The interruption affected only ZoneEdit’s management interface, not its DNS resolution, so it only affected customers who needed to make changes to their zones.

Users first started reporting they couldn’t access their accounts on Friday.

I’ve reported the story for The Register here.

Go Daddy bans DNS harvesting

Kevin Murphy, November 9, 2011, Domain Tech

Go Daddy is blocking companies from harvesting its DNS records, the company has confirmed.

CTO Dave Koopman denied that Go Daddy has a “DNS Blackouts” policy, but confirmed that it has banned certain IP addresses from doing DNS queries for its customers’ domains. He wrote:

The rumor about “DNS Blackouts” was started by someone using Go Daddy servers to cache all Go Daddy DNS records on his personal servers for financial gain.

Back to our previous example of 100 queries a day. Instead of one person accessing 100 domain names, this individual was attempting to download tens of millions of Go Daddy DNS records – twice daily. While his behavior did not cause any system issues, we felt it best to revoke access to the offending IPs.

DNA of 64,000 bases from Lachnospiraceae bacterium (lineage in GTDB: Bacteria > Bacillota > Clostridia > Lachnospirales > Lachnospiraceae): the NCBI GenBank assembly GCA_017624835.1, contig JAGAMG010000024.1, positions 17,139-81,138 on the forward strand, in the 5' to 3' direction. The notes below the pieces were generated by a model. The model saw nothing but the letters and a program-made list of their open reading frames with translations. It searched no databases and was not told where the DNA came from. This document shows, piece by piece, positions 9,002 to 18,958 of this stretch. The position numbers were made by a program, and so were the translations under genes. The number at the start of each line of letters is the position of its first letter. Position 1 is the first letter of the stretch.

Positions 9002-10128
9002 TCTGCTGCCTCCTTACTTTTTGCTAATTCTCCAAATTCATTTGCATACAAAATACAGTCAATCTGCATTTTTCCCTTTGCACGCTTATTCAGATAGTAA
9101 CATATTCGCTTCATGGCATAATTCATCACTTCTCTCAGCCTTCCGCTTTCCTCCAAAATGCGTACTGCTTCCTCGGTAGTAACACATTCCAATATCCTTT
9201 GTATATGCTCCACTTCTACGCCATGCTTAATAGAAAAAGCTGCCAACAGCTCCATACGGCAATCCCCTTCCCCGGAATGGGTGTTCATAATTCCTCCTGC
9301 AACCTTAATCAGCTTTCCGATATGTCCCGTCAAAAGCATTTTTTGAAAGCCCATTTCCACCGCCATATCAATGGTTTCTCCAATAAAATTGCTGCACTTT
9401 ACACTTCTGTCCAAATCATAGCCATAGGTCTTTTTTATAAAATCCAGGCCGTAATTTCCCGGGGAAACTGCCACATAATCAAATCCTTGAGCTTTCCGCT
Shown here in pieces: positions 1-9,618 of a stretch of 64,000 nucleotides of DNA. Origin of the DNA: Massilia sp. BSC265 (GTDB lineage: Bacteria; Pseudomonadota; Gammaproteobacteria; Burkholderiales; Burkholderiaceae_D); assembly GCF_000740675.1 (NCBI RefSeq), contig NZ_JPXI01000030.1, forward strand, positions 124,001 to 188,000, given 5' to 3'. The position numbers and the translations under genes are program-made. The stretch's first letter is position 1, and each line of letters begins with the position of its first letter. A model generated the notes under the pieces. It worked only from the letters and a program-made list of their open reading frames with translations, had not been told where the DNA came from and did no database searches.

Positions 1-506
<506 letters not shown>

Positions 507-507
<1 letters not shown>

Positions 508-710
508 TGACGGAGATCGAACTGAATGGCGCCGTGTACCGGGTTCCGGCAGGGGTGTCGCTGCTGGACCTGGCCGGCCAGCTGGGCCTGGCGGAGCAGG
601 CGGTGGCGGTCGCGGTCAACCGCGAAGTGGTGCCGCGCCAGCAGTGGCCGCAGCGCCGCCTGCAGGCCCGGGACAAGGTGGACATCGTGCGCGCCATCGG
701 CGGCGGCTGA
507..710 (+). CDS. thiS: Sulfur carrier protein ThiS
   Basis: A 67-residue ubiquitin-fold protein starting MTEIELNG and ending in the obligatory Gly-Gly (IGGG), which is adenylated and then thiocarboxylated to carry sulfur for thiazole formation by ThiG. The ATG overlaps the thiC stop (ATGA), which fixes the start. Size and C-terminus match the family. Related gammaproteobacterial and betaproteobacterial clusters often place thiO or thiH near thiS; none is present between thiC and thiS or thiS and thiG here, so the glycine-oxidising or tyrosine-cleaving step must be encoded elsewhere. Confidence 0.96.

If Go Daddy finds unwanted activity in our network, Go Daddy takes actions to stop it.

That appears to be a reference to a blog post from DNSstuff.com founder R Scott Perry, who complained in early September about what he called a “Selective DNS Blackouts” policy.

Perry suggested that Go Daddy was trying to drum up interest in its Premium DNS service by providing poor DNS service to regular customers.

Blocking DNS queries from selected IP addresses draws to mind Go Daddy’s policy of banning DomainTools and other companies from harvesting Whois records in bulk.